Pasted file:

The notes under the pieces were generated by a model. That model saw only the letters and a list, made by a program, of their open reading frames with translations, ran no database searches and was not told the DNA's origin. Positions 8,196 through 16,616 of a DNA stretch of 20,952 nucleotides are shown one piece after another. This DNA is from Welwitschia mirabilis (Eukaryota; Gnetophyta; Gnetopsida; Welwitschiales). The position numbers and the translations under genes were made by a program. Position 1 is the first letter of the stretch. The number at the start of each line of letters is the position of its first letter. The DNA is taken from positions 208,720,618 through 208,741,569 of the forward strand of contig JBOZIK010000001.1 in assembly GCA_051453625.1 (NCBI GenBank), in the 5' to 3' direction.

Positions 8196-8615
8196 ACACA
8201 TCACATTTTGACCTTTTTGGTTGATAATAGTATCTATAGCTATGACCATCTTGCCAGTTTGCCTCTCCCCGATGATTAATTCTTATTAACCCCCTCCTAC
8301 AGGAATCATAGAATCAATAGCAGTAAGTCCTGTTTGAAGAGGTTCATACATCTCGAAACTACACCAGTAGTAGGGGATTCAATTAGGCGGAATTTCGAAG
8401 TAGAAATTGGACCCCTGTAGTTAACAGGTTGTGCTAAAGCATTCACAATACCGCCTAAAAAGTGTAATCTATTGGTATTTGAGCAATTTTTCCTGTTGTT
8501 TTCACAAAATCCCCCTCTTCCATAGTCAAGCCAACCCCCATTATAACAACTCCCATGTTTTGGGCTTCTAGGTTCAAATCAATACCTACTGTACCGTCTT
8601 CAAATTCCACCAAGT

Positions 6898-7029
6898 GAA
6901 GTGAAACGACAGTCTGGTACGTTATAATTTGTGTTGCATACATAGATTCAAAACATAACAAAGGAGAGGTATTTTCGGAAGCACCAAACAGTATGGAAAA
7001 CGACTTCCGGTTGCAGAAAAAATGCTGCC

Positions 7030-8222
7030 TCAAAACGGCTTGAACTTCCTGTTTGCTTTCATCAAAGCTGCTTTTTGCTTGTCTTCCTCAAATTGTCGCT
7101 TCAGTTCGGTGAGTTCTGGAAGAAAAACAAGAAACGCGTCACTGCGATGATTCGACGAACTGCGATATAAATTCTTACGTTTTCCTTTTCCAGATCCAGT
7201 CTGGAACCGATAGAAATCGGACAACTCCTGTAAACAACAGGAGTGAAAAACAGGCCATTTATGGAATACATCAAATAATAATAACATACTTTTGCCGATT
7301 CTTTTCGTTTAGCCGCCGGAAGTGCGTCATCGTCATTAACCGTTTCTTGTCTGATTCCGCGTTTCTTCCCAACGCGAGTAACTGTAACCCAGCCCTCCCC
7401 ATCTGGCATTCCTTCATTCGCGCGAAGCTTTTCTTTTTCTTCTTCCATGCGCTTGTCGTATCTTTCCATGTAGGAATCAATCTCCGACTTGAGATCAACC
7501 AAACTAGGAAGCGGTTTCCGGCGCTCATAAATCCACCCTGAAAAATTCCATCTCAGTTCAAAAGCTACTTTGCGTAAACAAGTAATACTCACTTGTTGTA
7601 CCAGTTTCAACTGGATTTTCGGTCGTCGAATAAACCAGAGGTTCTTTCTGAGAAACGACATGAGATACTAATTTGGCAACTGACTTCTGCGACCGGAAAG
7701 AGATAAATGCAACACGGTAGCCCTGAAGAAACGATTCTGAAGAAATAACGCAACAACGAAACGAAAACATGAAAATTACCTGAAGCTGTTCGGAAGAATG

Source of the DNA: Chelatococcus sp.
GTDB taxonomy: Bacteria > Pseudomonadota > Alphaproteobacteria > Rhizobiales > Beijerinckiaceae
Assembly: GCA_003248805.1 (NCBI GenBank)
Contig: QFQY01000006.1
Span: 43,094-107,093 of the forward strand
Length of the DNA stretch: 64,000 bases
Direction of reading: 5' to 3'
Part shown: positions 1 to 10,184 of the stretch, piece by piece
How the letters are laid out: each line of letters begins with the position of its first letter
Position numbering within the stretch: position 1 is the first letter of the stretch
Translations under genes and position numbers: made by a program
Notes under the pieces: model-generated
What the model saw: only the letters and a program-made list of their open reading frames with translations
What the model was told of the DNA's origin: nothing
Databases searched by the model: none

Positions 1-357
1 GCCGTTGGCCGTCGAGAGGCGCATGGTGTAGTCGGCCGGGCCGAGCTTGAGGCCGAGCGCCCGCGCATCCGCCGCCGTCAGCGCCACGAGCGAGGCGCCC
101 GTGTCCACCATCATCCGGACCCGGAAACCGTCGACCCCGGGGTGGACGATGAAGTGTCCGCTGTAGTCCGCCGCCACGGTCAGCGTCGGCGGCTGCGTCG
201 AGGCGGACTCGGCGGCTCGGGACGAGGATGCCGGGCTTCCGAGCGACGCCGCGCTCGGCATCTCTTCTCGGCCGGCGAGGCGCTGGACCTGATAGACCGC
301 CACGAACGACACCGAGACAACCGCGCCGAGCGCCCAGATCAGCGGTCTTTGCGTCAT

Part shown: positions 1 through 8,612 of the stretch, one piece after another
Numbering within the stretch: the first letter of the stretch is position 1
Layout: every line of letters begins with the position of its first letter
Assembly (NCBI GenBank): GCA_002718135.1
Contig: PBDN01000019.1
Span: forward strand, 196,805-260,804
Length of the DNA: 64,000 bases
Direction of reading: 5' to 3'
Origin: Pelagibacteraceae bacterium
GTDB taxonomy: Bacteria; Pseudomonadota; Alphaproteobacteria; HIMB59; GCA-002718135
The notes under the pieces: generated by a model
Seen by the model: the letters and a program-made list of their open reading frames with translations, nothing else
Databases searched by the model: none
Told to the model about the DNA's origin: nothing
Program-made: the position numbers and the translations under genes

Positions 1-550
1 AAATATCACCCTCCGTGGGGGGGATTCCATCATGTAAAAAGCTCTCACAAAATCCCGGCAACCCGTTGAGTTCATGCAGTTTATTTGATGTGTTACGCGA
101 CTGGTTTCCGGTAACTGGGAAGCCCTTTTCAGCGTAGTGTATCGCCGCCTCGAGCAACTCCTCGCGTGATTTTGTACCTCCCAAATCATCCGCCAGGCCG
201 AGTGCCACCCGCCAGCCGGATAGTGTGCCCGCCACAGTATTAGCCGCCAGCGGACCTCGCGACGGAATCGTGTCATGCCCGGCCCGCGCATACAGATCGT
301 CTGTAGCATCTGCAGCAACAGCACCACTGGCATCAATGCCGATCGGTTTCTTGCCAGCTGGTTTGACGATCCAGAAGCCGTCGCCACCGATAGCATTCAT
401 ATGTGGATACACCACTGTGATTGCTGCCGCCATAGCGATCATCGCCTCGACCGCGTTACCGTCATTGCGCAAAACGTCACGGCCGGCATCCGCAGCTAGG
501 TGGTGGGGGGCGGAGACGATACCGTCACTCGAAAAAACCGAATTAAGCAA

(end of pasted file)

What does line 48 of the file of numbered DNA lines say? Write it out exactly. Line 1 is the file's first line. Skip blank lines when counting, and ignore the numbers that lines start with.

Length of the DNA: 64,000 bases